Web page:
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Ekstrom Library

Government Resources: States: Vermont

VERMONT

Vermont: Equality, Democracy, Civil and Human Rights

Vermont: General Information and Statistics

Vermont: Health, Disability, Safety, Nutrition and Fitness

Vermont: Public Safety, Law Enforcement and Crime

Slavery and Vermont

 In 1777, Vermont became the first state to abolish slavery with the adoption of its constitution. It was admitted to the union in 1791, with a state constitution that contained the slavery ban. Since its climate was not conducive to the slave trade, many residents were active in the anti-slavery movement. Vermont's Anti-Slavery Society is formed in 1834. The purpose of the organization was to abolish slavery in the United States, and improve the mental, moral, and political condition of the “colored population.”

In 1850, Congress passed the Fugitive Slave Act. This act increased the penalties for helping fugitives. Vermont abolitionists, many of whom were newspapermen or ministers, condemned the Act. In response, the Vermont legislature passed laws that made it very difficult for anyone to capture a fugitive and return him or her to a slave master. Throughout the 1850s, its citizens continued to help fugitives. Source:  The American Civil War State by State, National Park Service

Vermont Representative William Slade’s Antislavery speech in the 25th Congress, December 20, 1837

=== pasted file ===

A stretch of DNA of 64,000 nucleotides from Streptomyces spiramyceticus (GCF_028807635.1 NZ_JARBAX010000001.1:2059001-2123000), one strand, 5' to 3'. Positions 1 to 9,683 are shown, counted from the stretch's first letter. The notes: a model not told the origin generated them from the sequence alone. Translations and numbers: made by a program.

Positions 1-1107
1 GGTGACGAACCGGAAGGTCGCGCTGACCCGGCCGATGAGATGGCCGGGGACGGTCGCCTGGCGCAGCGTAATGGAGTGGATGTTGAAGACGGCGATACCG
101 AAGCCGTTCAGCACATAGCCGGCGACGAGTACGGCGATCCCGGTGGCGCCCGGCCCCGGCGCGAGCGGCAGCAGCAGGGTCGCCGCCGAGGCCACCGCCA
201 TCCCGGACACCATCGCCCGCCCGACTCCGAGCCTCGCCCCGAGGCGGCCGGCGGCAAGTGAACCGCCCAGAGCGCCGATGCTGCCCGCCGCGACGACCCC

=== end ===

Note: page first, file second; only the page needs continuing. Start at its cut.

On this date, William Slade of Vermont caused the House to adjourn when he attempted to give a speech “on the abolition of slavery and the slave trade in the District of Columbia.” Two days earlier, he had introduced a petition from his constituents on the same subject but refrained from going any further. The problem, said Slade, was that “no sooner did any member present a memorial relating in the slightest degree to a certain subject, the abolition of slavery, than it was directly attacked and placed under prohibition.” For more than a year, a new House rule had maintained that discussions about slavery and abolition were too contentious for debate during formal House business. Known as the “gag rule,” the provision intended to uphold party politics and prevent slavery from dividing the House into northern and southern voting blocks. Hugh Swinton Legaré, a Democrat from South Carolina, asked Slade to “consider well what he was about” because if the question of abolition “was forced upon the people of the South, they would be ready to take up the gauntlet.” Nevertheless, Slade continued to speak. As southern Members grew more irritated, Henry Alexander Wise of Virginia interrupted Slade and asked that the Virginia delegation retire from the hall. One by one, southern state delegations withdrew from House Floor, until Robert Barnwell Rhettof South Carolina asked that all southern Members and those “representing slaveholding interests” convene in a nearby committee room in protest. The next day, John Mercer Patton of Virginia, submitted the resolution “that all petitions, memorials, and papers, touching the abolition of slavery, or the buying, selling, or transferring of slaves, in any State, District, or Territory, of the United States, be laid on the table, without being debated, printed, read, or referred, and that no further action whatever shall be had thereon.” John Quincy Adams of Massachusetts, who opposed the gag rule, tried to speak out against the measure, but was shouted down repeatedly with cries of “Order!” The measure forbidding petitions on subjects concerning slavery and abolition passed the House 122 for to 74 against. When Adams voted he railed, “I hold the resolution to be in violation of the Constitution of the United States.” As before, other Members shouted Adams down with cries of “Order!” The House reinstated the gag rule during each Congress from May 18, 1836, to December 3, 1844, when Adams finally managed to gather enough support to repeal the rule. Source: History, Art & Archives, US. House of Representatives

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